The policy was approved in the House of Deputies, following more than an hour of debate, by 78% of the voting lay members and by 76% of clergy.
With the vote, the Episcopal Church will become the largest U.S. denomination to officially sanction same-sex relationships. The Episcopal Church has about 1.95 million members in the United States, down 16% over the last decade, according to the church.
The service is not considered a marriage ceremony, media affairs representative Nancy Davidge said.FULL STORY
July 10th, 2012
04:53 PM ET
By the CNN Wire Staff
(CNN)– Members of two Islamist militant groups destroyed tombs at a shrine to Muslim saints Tuesday, according to the mayor of Timbuktu, Mali, and other residents.
"The Islamists ordered the people to leave the area before they started smashing the tombs," Mayor Ousmane Halle said. "I saw both members of Ansar Dine and MUJAO, another Islamic faction in charge of the city. They were heavily armed and people had no choice but to leave when they started destroying the shrines."
It was the second time in the past two weeks that Ansar Dine, a militant group that seeks to impose strict Sharia law, has attacked the site's 16 mausoleums, built from mud and wood in the 15th century.
One of the town's residents said the militants surrounded the ancient Djingareyber mosque area at 7:30 a.m.FULL STORY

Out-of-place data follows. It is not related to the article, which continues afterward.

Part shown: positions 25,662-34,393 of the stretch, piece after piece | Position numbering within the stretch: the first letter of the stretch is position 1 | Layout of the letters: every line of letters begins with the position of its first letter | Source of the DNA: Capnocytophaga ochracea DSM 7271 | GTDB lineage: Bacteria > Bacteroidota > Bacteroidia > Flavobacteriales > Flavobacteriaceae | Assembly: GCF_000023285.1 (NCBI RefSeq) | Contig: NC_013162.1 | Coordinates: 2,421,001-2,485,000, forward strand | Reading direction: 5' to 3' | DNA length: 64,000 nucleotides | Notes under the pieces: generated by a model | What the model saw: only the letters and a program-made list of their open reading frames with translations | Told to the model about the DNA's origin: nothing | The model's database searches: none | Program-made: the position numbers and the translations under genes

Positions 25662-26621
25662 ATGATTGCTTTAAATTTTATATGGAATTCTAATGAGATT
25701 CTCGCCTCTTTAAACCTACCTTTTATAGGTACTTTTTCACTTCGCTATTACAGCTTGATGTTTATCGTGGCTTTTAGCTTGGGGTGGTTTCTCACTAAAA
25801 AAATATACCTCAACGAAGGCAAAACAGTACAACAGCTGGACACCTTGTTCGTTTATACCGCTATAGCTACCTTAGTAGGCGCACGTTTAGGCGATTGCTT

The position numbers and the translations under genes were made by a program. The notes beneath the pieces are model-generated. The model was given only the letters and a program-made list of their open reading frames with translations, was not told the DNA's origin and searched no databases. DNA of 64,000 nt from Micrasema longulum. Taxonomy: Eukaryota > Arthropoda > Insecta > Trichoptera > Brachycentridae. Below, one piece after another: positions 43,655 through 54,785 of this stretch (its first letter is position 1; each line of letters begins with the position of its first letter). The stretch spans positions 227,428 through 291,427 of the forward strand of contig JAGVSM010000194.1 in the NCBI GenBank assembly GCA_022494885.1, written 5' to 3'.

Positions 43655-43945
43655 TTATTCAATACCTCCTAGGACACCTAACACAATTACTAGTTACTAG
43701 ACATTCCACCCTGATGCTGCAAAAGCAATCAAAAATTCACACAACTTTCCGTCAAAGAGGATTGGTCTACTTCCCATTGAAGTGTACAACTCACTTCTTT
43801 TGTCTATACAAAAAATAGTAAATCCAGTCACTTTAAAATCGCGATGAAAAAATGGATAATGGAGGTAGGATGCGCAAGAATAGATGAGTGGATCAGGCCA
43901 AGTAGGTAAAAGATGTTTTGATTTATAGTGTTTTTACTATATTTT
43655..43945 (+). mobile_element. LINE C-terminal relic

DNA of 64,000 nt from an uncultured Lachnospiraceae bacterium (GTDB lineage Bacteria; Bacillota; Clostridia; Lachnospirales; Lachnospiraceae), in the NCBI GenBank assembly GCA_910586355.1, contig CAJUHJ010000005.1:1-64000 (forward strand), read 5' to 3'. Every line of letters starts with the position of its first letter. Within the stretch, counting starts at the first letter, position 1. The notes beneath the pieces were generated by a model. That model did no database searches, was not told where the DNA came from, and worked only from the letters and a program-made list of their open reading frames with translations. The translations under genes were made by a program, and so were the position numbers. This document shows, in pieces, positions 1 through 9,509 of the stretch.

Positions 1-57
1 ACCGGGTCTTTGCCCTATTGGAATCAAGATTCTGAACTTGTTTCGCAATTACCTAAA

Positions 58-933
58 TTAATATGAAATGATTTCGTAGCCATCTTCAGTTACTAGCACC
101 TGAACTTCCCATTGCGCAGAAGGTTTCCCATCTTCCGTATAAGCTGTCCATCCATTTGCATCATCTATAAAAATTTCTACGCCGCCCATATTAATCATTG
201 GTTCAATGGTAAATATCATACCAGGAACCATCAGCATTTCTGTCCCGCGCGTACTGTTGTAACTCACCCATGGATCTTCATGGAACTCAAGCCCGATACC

July 10th, 2012
12:01 PM ET
By Marina Csomor, Special to CNN
(CNN) – People visit Jerusalem for the rich history, interwoven religious narratives and crumbling holy walls. They visit Europe for ornate churches with painted ceilings and golden trim. They visit India for peace of mind, finding serenity in its carved and colorful temples scattered along the sacred Ganges River.
But people rarely travel the U.S. in search of such sanctuaries. After all, what religious wisdom could America, a country still in its youth at 236 years old, have to offer?
Although the country may not have a reputation for religious landmarks, America is home to more than just secular city halls and strip malls. Whether or not you practice a faith, visiting these beautiful and historic U.S. religious spots may provide inspiration.Read more from CNN Travel
July 9th, 2012
11:01 AM ET
(CNN)–William Lynch talks to CNN's Don Lemon about his acquittal of attacking a retired priest who allegedly abused him.
July 7th, 2012
08:00 PM ET
By Paul Root Wolpe, Special to CNN
Every four years, we go through a long and tortuous process of winnowing down a field of candidates to the two that are presumably best suited to lead us. We make our decision by focusing on two things: the candidates’ position on issues and their character.